This article is taken from the Oak View Community website: www.oakviewca.org. Mr. Watkins reminiscences are reproduced essentially verbatim (some spelling corrections) from a copy of an article found in The Sentinel. The Sentinel was an Oak View newspaper, published in the late 1950s and early 1960s. It appeared weekly on Thursday by Chuck and Faye Hill, with advertising by Joe Colville.
THE ROAD TO OJAI, by Percy G. Watkins
The Oak View Sentinel, 1959.
From Rocky Flats (Casitas Springs) north, the Ojai road followed the course of 399 to where it starts to run parallel to the railroad now. Then it crossed the tracks to stay close to it on the west ford of the San Antonio Creek. About where 399 leaves the railroad to go up the San Antonio Creek Valley. The old road then continued about parallel with the railroad on up the Ventura River Valley. A short distance from the ford, it crossed a private road going from the Hollingsworth Ranch House passing by La Crosse Station (near Casitas Springs) to fording the San Antonio Creek. It reached dry ground near where drying equipment was used in the processing of apricots. The apricot orchard was then south of the Hollingsworth home. A man named Meyers (I do not know if he spelled his name that way), rented the ranch from Jack Hollingsworth, father of James Hollingsworth who lives there now. The apricot orchard was later very nearly taken away by floods.
The private road went on over the hill as does the Sulphur Mountain road now. On the left further on, where the road starts up the grade over Sulphur Mountain, was a small house with pens and some farm buildings. Here William (Bill) Foreman lived with his wife and small children. He had horses and wagons and hauled for others–hay, wood, etc. The place was known as “The Sheep Camp.” This private road was also used by a Mr. Jennings, who lived where the Rocky Mountain Drilling Co. has its yards. He owned the land from there to Ranch No. 1 (now the Willet Ranch) in the Arnaz area. Here lie the remains of oil well equipment at the first summit of Sulphur Mountain Road. However, the road at that time went up the canyon instead of over the present grade. About a half mile or less up the canyon, in 1900, a crew was drilling a well for oil with cable tools. The man in charge of this venture was a man named Van Epps, who in later years became well-known in oil well drilling circles. He was killed several years ago in an oil well explosion near Fillmore. The well, of course, did not produce.
THE ARNAZ GRADE
As the road to Nordhoff (Ojai) in 1900 passed La Crosse, (near Casitas Springs), it followed the railroad tracks to pass the home of Ed Goodyear, son of the man who owned part of the Arnaz Ranch at that time. Here the road split. The Nordhoff Road turned to cross the railroad to go up the San Antonio Creek Valley. The other road went straight up the Ventura River Valley. After passing the Goodyear home (built like so many of the houses that were here at that time) the traveler passes a large barn which was across highway 399 from the present Rancho Arnaz Cider Mill. West of it, the road wound up to the top of the hill to the farm land of Ed Goodyear (which now belongs to Henry Olivas). Mr. Goodyear was killed on this grade a few years later after being run over by a wagon loaded with corn. After passing the barn, the road passed some buildings of the Arnaz Ranch. The road then went past the old adobe house to again cross the San Antonio Creek.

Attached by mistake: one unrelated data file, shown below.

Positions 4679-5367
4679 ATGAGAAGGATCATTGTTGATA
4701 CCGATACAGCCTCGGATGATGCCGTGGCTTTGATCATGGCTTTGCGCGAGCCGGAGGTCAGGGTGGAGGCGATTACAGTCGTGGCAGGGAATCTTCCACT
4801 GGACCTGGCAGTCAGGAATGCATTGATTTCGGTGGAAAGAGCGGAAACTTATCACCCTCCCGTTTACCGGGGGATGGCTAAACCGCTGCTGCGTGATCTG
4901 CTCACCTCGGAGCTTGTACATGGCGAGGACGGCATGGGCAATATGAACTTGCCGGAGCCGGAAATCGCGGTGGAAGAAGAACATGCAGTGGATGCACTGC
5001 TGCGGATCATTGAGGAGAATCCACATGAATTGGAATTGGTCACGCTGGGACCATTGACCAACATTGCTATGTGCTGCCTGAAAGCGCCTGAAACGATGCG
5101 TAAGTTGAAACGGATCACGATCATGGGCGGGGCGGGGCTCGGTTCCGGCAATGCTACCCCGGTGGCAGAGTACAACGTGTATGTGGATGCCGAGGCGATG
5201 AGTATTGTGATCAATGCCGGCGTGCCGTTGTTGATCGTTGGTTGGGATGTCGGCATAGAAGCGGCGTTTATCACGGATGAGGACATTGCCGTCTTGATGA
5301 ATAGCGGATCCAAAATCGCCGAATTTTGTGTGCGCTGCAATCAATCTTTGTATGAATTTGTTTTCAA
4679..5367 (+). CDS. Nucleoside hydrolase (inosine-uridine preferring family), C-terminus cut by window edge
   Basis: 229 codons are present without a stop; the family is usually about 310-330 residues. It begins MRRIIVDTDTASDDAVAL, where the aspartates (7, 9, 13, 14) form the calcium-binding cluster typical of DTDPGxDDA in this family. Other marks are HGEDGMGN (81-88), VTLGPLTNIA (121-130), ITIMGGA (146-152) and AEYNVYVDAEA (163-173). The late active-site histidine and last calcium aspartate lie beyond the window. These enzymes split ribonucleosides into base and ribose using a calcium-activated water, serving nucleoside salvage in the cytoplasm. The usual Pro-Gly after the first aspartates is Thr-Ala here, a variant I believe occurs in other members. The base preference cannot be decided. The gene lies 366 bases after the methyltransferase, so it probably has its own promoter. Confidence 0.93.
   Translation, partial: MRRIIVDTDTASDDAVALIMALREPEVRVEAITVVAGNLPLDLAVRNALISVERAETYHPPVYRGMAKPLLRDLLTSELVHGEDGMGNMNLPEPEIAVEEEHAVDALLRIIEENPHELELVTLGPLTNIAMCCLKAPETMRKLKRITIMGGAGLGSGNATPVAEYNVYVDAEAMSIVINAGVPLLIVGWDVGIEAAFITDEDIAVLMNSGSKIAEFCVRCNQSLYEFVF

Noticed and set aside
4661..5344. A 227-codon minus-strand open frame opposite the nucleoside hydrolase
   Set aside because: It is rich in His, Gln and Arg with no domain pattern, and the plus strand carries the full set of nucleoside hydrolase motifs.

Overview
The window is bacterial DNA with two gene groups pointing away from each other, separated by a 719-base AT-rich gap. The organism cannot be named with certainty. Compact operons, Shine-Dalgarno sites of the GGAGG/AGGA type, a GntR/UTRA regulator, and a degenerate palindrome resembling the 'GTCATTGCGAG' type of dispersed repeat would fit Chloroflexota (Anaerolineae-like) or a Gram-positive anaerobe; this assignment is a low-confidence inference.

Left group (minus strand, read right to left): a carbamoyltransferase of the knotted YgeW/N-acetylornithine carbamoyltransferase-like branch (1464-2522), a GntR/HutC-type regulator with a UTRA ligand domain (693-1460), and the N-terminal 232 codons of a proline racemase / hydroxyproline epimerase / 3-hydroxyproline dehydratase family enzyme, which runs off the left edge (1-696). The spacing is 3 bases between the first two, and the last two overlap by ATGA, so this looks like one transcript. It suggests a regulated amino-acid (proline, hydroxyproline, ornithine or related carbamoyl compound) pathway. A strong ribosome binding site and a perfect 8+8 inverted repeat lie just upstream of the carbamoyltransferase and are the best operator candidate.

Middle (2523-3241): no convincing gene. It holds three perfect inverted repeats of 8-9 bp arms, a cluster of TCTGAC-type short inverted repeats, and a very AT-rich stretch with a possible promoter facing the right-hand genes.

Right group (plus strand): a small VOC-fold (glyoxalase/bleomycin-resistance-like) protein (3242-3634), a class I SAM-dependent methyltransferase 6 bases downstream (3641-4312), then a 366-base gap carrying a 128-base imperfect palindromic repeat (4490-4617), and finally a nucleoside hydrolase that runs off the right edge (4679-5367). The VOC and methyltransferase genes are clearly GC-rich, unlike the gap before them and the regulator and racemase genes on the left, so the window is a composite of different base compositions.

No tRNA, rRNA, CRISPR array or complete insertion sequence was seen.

The road then proceeded up the Creek past a house which belonged to a many named Amesbury. He was, I think, one of the members of the crew who was drilling the oil well van Epps managed. This house, and the land which belonged to it was sometimes known as the Harmison Ranch. Alfalfa grew on this land. (It’s now known as the Littlefield Ranch). The road again leads to Ranch No. 1, with its No. 1 well flowing sulphur water. Beyond the barn and shop stood the house Tom Bard built to house and feed the men associated with him in drilling California’s first drilled oil well.
Across the Creek was the Arnaz School (Oak View’s first school), which was built in 1883 and is still standing. (It is now occupied by the N. Amescua’s). Not far from this point, the road forked and the Creek Road continued on up the San Antonio Creek Valley. And the other one went up the old grade to what is now the central part of Oak View. At this point was a row of mail boxes which marked the end of the Ventura Star Route. An old-fashioned steel-perforated sign indicated the distance to Ventura and to Nordhoff by both routes. A US Geodetic Survey marker stood at this point.
THE ROAD AS IT REACHED OAK VIEW IN 1900 — LAND $30 ACRE
The Grade Road forded the San Antonio Creek where it immediately passed the house on the Harter ranch. A Mr. Alex Wiltfong lived in this house, which I believe still stands. Mr. Harter, owner of the ranch, lived in a small house nearby. At this point a private road went up the canyon to get to the farm land of the ranch. This land is now owned by Judge David Drapeau, Margaret Bertles, the Mangans and others. I think this included the land on the south of Sunset St. This part of the ranch was planted in plum trees. Leaving the Harter house, the Grade Road climbed steeply and roughly to where Dr. Clow now lives. At practically the same point where the road to the Clow’s house leaves the Old Grade Road, there was a private road leading to the Arellanes Ranch. At the entrance was a barbed-wire gate with a sign on it: “THIS 40 ACRES FOR SALE–$30.00 PER ACRE.” On a hill back of Wood’s Nursery was a small house of typical design.